The University of Florida on Wednesday announced that it is terminating a huge 11-year deal for Pearson to build and manage the university's online programs. The announcement came in an internal email obtained and published by Politico Florida. The email says the university will be better able to serve online students by including them in general university operations and obtaining some new specialized help for some areas, such as marketing.
The size of the deal (Pearson could have earned $186 million if it met all goals) has made it a target of criticism from some on campus. The agreement included a provision stating that Florida could withdraw or renegotiate if certain goals weren't met. And out-of-state enrollment goals weren't met, giving the university the option it is now exercising. A month ago, both sides said they were in discussions that could have led to the agreement being modified, not ended.
Pearson released the following statement: "In November 2013, Pearson and the University of Florida signed a landmark agreement to deliver UF Online. In that time, Pearson made a significant up-front investment in this program, shouldering much of the risk, including building a Florida-based staff and developing the marketing effort around the program. We are disappointed that the university has decided not to move forward with this partnership. There are always challenges when launching innovative, multifaceted programs such as this, especially at highly competitive institutions and on such a tight timeline. It is important to note there have been successes. UF saw an 84 percent increase in UF Online student enrollment this fall when compared to fall 2014 and continues to expand the number of online undergraduate programs with a total of 19 majors from six colleges slated to be offered by next fall. Due to the reduced in-state tuition offered through UF Online, Florida students have saved over $3.5 million in tuition since the inception of the program. Pearson is proud to offer programs that make higher education more accessible and affordable for students. Pearson's online program management services have been successful at a number of colleges and universities across the U.S. We have learned a great deal from the UF partnership that can be applied to helping both Pearson and other university customers improve their delivery of online options for students."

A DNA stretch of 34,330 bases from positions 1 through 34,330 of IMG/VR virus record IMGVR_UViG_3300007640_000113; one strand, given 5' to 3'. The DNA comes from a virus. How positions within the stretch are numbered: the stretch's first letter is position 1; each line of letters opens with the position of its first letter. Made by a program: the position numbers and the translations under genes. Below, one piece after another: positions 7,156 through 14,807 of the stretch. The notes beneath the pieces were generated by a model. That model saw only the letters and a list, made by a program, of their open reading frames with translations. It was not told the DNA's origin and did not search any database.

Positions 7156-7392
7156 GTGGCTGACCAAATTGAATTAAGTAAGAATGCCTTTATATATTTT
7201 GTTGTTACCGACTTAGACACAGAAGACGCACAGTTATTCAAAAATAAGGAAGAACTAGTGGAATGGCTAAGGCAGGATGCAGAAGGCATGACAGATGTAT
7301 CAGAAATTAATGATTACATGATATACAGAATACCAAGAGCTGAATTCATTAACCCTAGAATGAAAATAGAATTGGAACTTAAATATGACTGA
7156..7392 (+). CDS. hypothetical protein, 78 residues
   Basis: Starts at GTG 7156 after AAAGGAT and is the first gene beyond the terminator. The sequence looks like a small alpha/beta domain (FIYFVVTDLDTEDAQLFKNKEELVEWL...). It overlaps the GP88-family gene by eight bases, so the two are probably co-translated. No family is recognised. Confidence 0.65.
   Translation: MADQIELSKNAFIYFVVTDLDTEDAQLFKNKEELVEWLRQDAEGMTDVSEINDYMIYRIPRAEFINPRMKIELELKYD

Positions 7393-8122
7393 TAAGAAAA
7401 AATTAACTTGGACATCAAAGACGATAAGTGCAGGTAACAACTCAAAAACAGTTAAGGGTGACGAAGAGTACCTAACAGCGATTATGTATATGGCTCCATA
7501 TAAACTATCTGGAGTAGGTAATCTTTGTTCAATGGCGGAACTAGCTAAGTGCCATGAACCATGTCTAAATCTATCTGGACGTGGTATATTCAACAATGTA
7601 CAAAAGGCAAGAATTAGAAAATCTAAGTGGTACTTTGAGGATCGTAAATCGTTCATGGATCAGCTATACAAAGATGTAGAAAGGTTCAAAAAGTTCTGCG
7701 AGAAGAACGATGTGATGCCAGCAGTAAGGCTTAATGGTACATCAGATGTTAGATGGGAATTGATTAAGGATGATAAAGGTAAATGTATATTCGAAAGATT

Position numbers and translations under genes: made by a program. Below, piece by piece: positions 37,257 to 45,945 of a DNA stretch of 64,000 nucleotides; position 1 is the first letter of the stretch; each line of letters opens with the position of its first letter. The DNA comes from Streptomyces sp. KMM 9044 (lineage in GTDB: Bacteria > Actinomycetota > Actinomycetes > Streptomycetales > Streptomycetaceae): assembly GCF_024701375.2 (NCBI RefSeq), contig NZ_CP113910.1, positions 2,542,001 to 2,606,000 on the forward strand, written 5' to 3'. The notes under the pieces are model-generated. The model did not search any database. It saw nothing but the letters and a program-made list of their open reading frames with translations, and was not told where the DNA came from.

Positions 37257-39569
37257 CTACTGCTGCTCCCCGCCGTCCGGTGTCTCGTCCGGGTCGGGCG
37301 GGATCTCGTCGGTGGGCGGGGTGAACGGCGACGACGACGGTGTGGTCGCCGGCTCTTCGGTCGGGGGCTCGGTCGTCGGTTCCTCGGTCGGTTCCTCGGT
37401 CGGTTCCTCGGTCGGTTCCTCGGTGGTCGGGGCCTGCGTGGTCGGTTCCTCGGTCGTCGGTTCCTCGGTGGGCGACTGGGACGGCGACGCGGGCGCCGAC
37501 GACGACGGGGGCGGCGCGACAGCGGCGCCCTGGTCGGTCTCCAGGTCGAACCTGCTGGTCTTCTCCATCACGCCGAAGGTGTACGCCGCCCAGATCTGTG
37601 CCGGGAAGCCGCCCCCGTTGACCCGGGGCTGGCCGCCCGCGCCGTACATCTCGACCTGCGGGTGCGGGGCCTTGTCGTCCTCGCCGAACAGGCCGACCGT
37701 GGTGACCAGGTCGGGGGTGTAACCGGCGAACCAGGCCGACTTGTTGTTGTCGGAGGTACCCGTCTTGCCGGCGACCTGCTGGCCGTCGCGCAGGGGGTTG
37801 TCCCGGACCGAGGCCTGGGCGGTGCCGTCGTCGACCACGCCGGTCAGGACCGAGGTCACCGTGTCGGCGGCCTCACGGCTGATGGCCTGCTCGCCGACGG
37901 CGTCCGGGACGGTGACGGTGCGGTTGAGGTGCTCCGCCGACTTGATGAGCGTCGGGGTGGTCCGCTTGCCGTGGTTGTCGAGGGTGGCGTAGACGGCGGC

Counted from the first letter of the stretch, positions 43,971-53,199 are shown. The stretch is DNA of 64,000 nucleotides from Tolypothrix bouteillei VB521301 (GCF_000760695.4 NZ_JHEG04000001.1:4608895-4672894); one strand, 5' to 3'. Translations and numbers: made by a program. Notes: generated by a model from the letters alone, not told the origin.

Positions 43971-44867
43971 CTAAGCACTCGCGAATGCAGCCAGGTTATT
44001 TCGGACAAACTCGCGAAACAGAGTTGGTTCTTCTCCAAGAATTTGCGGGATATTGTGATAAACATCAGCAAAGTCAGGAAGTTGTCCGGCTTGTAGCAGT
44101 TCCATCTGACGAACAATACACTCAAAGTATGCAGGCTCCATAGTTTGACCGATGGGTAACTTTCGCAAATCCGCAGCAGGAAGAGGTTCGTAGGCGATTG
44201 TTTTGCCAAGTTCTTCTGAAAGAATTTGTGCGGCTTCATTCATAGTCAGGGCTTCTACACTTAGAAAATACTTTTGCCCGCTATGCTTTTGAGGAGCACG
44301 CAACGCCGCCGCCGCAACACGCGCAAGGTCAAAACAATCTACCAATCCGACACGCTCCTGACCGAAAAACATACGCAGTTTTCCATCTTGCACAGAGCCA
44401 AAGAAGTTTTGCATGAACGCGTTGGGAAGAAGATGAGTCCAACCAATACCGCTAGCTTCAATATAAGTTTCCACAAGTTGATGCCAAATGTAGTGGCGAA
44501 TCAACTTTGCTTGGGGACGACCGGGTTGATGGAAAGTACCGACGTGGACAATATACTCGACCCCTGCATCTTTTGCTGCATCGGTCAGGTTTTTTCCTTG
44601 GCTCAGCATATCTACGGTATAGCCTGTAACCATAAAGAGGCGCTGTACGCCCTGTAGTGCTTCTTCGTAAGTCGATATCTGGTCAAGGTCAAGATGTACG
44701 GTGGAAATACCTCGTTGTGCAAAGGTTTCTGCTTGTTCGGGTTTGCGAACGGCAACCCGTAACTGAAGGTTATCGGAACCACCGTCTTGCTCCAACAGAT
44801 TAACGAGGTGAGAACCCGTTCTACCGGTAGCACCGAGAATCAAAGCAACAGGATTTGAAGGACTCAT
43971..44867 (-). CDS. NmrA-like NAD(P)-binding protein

Submitted by Anonymous on September 22, 2015 - 3:00am
Back in 2012, massive open online courses entered public consciousness accompanied by grand promises of revolution. MOOC proponents, often backed by private venture capital, promised to make higher education more nimble and accessible than ever before. Three years in, at least, it hasn’t worked out that way. Our own assessment is that MOOC mania brought lots of hype, promising technology, some compelling if nascent science and broader recognition of a huge problem that no silver bullet can solve.
Our own university began encouraging new experiments with online learning in 2012. Two of us were at Stanford then, helping to produce massive open online courses based on recorded video lectures, multiple-choice questions and audience discussion, conveyed via the Internet to millions of people at no cost to them.
Faculty members responded enthusiastically. By 2013 a new campus operation was created to support online instruction. It helped our faculty produce 171 online offerings, including 51 free public MOOCs offered repeatedly, reaching nearly two million learners.
No doubt about it, we contributed to MOOC mania. Here’s what we learned.
First, MOOCs are not college courses. They are a new instructional genre -- somewhere between a digital textbook and a successful college course. Although they can provide much richer learning experiences than a printed book alone, current MOOCs pale in any comparison with face-to-face instruction by a thoughtfully invested human instructor.
No education policy that has current MOOCs replacing quality classroom instruction should be taken seriously. That said, most MOOCs provide free or low-cost learning opportunities, so it makes good sense to view them as positive enhancements to the overall education ecosystem. Letters of praise and thanks from thousands of grateful MOOC learners from all walks of life attest to the contributions of this new genre.